The idea was to start something that was Indian: Kama Ayurveda co-founder

Kama Ayurveda is 15 years old. But Vivek Sahni believes it's an idea whose time has just come

Based in Delhi, I track developments both in corporate and economy sectors. In a career spanning since 2003, I track developments pertaining to M&A, PE/VC, startups and healthcare. Prior to joining Forbes, I have had stints with The Economic Times, Businessworld, India Today and Indian Express. I am also a guest faculty at The Indian Institute of Mass Communication (Dhenkenal) where I deliver part-time lectures to young aspiring journalists and teach them the practical side of reporting and editing. And when not working, I love to travel and spend time with my fawn Labrador.

mg_96253_vivek_900x600_280x210.jpgKama Ayurveda co-founder Vivek Sahni
Image: Amit Verma


Even though Kama Ayurveda was launched in 2002, its co-founder Vivek Sahni likes to call it a startup. “We just recently got serious about the business,” he tells Forbes India in his tastefully done-up cabin at the Kama office, nestled in a residential colony in central Delhi. “The original idea wasn’t to mint money from the brand.”

Sahni, an alumnus of Parsons School of Design, New York, had set up a graphic design company, Vivek Sahni Design, in 1993 and ran it along with business partner Dave Chang. “There we did many things. We designed logos, did packaging work and made coffee-table books, among other things. In 1998, we also worked on a project with the government for the Khadi and Village Industries Commission to revive the Khadi brand,” says Sahni.

The “Khadi exposure” helped him gain knowledge about natural cosmetic products, says Sahni, who was inspired to launch an innately Indian ayurvedic brand a few years later. “It was a two-year project that culminated in the launch of the flagship Khadi store in Delhi in the year 2000. And it was during that time that we worked with manufacturers and helped train people to source the best products,” he says.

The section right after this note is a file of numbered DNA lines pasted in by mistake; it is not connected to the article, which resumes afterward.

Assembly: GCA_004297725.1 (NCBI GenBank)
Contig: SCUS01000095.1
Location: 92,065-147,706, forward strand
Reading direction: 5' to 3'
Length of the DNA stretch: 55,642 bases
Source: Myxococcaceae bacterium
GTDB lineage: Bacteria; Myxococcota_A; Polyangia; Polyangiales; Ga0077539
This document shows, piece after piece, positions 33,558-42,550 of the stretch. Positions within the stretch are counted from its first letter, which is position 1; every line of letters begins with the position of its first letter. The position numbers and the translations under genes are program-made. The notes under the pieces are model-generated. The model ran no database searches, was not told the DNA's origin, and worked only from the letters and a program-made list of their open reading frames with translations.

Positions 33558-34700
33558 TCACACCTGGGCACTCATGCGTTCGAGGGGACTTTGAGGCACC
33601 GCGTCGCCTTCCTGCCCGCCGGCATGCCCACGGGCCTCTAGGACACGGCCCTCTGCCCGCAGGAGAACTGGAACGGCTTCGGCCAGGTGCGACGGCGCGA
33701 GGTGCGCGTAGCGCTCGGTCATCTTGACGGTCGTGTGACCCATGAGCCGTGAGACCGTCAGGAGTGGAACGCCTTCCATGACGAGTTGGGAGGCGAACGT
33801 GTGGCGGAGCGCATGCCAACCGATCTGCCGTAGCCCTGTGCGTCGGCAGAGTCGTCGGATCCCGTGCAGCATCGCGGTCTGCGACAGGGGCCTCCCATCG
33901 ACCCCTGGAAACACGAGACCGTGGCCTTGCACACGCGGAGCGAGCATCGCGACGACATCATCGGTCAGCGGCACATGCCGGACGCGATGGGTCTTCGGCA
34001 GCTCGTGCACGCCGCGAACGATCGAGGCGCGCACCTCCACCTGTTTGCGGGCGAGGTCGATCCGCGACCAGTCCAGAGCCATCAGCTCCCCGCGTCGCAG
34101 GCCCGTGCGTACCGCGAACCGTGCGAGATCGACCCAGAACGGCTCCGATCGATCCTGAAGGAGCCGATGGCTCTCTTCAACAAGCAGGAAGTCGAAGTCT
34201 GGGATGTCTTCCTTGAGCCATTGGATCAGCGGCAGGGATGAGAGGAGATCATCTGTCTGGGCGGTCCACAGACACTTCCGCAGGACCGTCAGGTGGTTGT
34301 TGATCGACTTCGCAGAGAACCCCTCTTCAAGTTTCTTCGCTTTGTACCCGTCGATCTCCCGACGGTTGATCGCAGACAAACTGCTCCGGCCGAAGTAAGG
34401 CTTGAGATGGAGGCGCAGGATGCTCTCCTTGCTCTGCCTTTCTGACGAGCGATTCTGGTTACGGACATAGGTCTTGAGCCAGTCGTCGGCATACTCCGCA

Graphic design continued to be the core business when Sahni launched a few basic skincare products under the Kama Ayurveda brand along with Chang and two more business partners, Rajshree Pathy and Vikram Goyal. They initially sourced and manufactured the ayurvedic products from Coimbatore in Tamil Nadu. (Now, they also get it from Madurai.) Adept at packaging, they designed the brand themselves.

“The idea was to start something that was Indian, a recognised science and that worked,” says Sahni. The turning point came in 2005 when they bagged orders from five-star hotels in Delhi such as The Oberoi and The Park Hotels to supply toiletries. This helped them market their products and build a customer base that was both domestic and international. “We used all our contacts to reach the right people. Some were through friends, through friends of friends, relatives, all of them,” says Sahni.

Despite gaining popularity, the Kama founders decided to lie low for almost a decade till they launched their first store in Delhi’s upscale Khan Market in 2012. “As long as we could pay the rent and pay the people who took care of the store, we were okay,” says Sahni. Today, Kama has 22 retail outlets across the country. A majority of these are brand exclusive stores, while its products are also available at select retail outlets such as Good Earth, Taj Khazana and The Box at The Park Hotels. Besides, Kama products are also available in 36 countries worldwide through international distribution. The startup raised an undisclosed amount from Lighthouse Emerging India Investors in 2014.

It is a good time to be in the business. “The wellness and beauty sector in India has witnessed significant growth and continues to have growth potential, especially in areas of alternative [medicine] and natural alternatives like ayurveda,” says Raja Lahiri, partner at Grant Thornton India. “In some manner, it is going back to the roots and therein lies the differentiator and that’s what attracts customers. Private equity funds have been actively investing in this sector and, in my view, differentiated players would be well-positioned to attract investments given the growth potential.”

So it is also a good time to take the business seriously for Sahni, who is as tight-lipped about his revenues as he is about his age. “It’s just a number,” he says, smiling.

(This story appears in the 26 May, 2017 issue of Forbes India. You can buy our tablet version from Magzter.com. To visit our Archives, click here.)

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